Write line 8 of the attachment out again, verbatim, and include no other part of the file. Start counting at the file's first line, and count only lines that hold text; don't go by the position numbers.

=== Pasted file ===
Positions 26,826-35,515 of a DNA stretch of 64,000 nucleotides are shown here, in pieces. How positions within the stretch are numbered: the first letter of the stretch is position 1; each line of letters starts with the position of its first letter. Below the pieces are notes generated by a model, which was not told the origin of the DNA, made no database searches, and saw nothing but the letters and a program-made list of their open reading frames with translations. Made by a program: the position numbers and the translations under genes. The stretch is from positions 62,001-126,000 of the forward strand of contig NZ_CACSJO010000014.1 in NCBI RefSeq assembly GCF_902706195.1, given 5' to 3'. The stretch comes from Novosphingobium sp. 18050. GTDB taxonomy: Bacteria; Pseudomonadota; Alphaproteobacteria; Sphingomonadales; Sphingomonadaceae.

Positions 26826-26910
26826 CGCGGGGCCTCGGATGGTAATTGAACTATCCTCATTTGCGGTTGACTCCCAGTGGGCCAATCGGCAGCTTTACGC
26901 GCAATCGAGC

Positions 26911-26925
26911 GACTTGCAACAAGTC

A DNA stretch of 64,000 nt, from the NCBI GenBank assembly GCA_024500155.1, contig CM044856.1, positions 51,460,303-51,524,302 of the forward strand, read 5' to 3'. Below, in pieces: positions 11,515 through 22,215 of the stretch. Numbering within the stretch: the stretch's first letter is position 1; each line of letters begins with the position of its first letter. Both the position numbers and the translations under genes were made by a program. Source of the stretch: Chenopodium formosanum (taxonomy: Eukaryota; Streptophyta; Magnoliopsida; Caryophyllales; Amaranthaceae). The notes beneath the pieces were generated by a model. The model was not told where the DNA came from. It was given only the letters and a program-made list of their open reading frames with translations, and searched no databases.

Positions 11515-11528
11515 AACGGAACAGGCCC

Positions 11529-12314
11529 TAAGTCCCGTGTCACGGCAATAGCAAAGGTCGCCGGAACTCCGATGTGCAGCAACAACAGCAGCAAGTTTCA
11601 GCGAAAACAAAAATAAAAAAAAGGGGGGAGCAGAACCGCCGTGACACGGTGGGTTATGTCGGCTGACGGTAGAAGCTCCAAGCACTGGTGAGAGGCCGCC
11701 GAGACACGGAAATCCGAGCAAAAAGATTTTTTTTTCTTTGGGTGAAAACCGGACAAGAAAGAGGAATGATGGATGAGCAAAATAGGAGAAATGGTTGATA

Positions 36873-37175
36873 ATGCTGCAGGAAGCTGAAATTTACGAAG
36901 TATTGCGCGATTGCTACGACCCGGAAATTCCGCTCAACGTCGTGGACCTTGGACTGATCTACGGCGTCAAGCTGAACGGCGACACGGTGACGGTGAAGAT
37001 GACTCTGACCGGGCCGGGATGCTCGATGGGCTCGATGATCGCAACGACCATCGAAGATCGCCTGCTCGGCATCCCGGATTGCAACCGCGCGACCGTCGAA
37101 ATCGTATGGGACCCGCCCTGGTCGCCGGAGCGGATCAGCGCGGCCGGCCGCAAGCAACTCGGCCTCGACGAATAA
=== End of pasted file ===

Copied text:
Positions 11515-11528